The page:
Kenny v. University of Delaware et al
MEMORANDUM OPINION. Signed by Judge Richard G. Andrews on 11/8/2019. (nms)
IN THE UNITED STATES DISTRICT COURT
FOR THE DISTRICT OF DELAWARE
BONNIE J. KENNY and
Civil Action No. 1:17-cv-01156-RGA
UNIVERSITY OF DELAWARE, et al.,
David H. Williams, James H. McMackin, III, Allyson Britton DiRocco, MORRIS JAMES, LLP,
Attorneys for Plaintiff
James D. Taylor, Jr. , SAUL EWING ARNSTEIN & LEHR, LLP, Wilmington, DE; Christina D.
Riggs, SAUL EWING ARNSTEIN & LEHR, LLP, Philadelphia, PA;
Attorneys for Defendant
Plaintiffs Bonnie J. Kenny and Cindy Gregory sued Defendants the University of
Delaware ("UD"), Chrissi Rawak, and Thomas LaPenta on August 17, 2017. (D.I. 1; Civ Act.
No. 17-cv-01157-RGA, D.I. 1). Plaintiffs, a married lesbian couple in their fifties, allege they
were fired from their coaching positions because of their age and sexual orientation. (D.I. 1).
Their lawsuits were consolidated on April 13, 2018. (D.I. 20). Currently before the Court is
Defendants' Motion for Summary Judgment. (D.I. 70). The matter has been fully briefed. (D.I.
71, 72, 78). Because Plaintiffs have failed to show Defendants' stated reasons for firing them
were pretext for discrimination, Defendants' motion is GRANTED.
Kenny was the head coach ofUD's women's volleyball team, and Gregory was the
team's associate head coach. (D.I. 82 at 2). On October 13, 2016, in the middle of the volleyball
season, the university fired both coaches. (D.I. 82 at 3). Plaintiffs allege (1) age discrimination,
in violation of the Age Discrimination in Employment Act ("ADEA") and the Delaware
Discrimination in Employment Act ("DDEA"); and (2) sexual orientation discrimination, in
violation of the DDEA and the Equal Protection Clause of the Fourteenth Amendment. (D.I. 1 at
14-17). Plaintiffs had initially alleged marital status discrimination, but they now acknowledge
that claim is subsumed within their sexual orientation claim. (D.I. 72 at 19).
UD hired Kenny and Gregory in 2002. (D.I. 82 at 2). By that time, they were both
experienced coaches, following stints at other major universities. (Id.). Kenny and Gregory had
begun dating each other in 1996, while working at a different university, and they married under
Delaware's same-sex marriage law in 2013 . (D.I. 71 , Ex. 3, hereinafter, "Kenny Dep.," at 21 ,
27). While they didn't publicize their relationship, they assumed many people knew. (Id. at 28,
The coaches indisputably had success at UD, leading the team to Colonial Athletic
Association Championships in 2007, 2008, 2010, and 2011, and to four berths in the National
Collegiate Athletic Association tournament. (D.I. 69, Ex. E). But the team' s performance began
slipping in 2013 . The Blue Hens posted losing records in 2013, 2014, and 2015. (Id.).
Throughout this period though, the student athletes consistently performed well academically.
(D.I. 71 , Ex. 7, hereinafter, "Rawak Dep.," at 88-89).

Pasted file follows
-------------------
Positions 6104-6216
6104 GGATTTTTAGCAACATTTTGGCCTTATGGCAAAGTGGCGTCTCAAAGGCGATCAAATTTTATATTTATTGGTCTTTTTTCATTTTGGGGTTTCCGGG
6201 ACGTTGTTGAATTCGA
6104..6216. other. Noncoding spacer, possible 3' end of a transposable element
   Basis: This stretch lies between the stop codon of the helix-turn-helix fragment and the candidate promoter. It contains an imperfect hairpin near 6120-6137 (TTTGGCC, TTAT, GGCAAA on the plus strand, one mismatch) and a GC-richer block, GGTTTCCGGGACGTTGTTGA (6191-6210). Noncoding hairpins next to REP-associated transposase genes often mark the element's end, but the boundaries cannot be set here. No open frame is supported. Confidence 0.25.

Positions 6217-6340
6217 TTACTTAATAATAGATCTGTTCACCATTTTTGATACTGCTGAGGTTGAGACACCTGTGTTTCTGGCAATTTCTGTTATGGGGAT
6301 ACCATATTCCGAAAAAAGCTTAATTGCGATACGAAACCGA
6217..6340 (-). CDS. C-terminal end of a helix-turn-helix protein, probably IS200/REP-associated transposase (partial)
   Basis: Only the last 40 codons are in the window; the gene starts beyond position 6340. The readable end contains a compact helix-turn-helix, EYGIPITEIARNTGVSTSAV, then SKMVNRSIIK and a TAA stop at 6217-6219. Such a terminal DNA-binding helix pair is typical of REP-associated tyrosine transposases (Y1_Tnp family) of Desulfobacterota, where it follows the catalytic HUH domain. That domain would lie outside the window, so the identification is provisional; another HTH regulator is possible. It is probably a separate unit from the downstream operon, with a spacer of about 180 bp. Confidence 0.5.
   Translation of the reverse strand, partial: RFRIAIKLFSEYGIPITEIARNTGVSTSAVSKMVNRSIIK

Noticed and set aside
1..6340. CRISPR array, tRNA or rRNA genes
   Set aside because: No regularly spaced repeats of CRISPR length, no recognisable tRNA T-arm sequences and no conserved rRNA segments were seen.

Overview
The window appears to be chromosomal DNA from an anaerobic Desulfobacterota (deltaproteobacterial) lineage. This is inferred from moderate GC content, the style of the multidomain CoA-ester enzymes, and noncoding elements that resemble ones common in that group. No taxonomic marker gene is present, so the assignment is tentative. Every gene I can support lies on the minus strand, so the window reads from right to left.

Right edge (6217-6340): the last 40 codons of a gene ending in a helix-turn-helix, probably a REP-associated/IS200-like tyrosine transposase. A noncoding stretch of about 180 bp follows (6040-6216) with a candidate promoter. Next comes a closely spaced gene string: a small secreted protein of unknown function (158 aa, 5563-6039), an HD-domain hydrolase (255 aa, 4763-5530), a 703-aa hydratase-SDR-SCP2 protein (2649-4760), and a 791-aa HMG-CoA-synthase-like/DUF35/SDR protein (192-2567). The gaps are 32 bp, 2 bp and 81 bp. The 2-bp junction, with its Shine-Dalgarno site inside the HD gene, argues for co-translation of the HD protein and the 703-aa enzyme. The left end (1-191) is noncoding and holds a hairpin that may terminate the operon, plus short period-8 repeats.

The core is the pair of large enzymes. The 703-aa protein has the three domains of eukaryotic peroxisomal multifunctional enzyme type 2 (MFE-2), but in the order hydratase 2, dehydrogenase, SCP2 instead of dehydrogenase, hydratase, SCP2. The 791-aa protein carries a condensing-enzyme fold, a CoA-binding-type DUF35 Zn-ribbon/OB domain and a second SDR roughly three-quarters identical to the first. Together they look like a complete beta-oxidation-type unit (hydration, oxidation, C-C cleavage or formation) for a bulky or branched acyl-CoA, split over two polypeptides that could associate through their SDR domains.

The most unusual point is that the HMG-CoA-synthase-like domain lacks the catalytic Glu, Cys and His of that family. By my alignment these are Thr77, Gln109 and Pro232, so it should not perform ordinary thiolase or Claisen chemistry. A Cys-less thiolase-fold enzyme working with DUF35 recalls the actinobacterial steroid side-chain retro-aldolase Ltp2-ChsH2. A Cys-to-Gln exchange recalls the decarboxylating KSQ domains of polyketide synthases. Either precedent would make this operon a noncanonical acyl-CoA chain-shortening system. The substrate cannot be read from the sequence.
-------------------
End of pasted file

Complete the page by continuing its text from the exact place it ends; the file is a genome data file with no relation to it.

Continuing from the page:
In May 2016, UD hired Chrissi Rawak as athletic director. (D.I. 82 at 2). Two months
later, Rawak met for the first time with Kenny, who informed Rawak of an anonymous
complaint filed by a volleyball player in 2014. (Rawak Dep. at 12-13). According to that
complaint, Gregory had hugged and kissed players, and the players were uncomfortable
approaching either Gregory or Kenny about the issue. (D.I. 73 at 409-411). Following an
investigation, Eric Ziady, UD ' s athletic director at the time, barred Gregory from one-on-one
meetings with student athletes for one year and instructed her to refrain from any physical
contact with athletes. (D.I. 71 , Ex. 9). Gregory and Kenny deny the allegations. (D.I. 71, Ex. 4,
hereinafter, "Gregory Dep.," at 12). In the meeting with Rawak, Kenny said the 2014
investigation had been difficult and was not something she wanted to go through again. (Rawak
Dep. at 13).
In September 2016, Rawak attended three volleyball games in person and watched others
online. (Id. at 25-26). She also briefly attended two volleyball practices. (Id.). She observed
Kenny "yelling" at players in a "very aggressive tone," and she described Gregory as similarly
"intense." (Id. at 172-17 4 ). Rawak claims the athletes "cowered" during the games and that they
looked "distraught, defeated, uncomfortable, devalued. " 1 (Id. at 181 ).
Rawak then received two separate complaints about the coaches. The first, dated
September 28, 2016, was an anonymous letter claiming that Kenny bullied players. (D.I. 71 , Ex.
12.). A few days later, a player' s parents emailed Rawak to complain that one or both coaches
had forced their daughter to lift weights while sick and had yelled at her for studying before a
game. (D.I. 71 , Ex. 13). The parents also claimed Kenny had shoved their daughter and that
Gregory used weekly one-on-one meetings to "belittle, berate and to demean" her. (Id.).
Plaintiffs dispute the allegations, and suggest the player was upset about getting less playing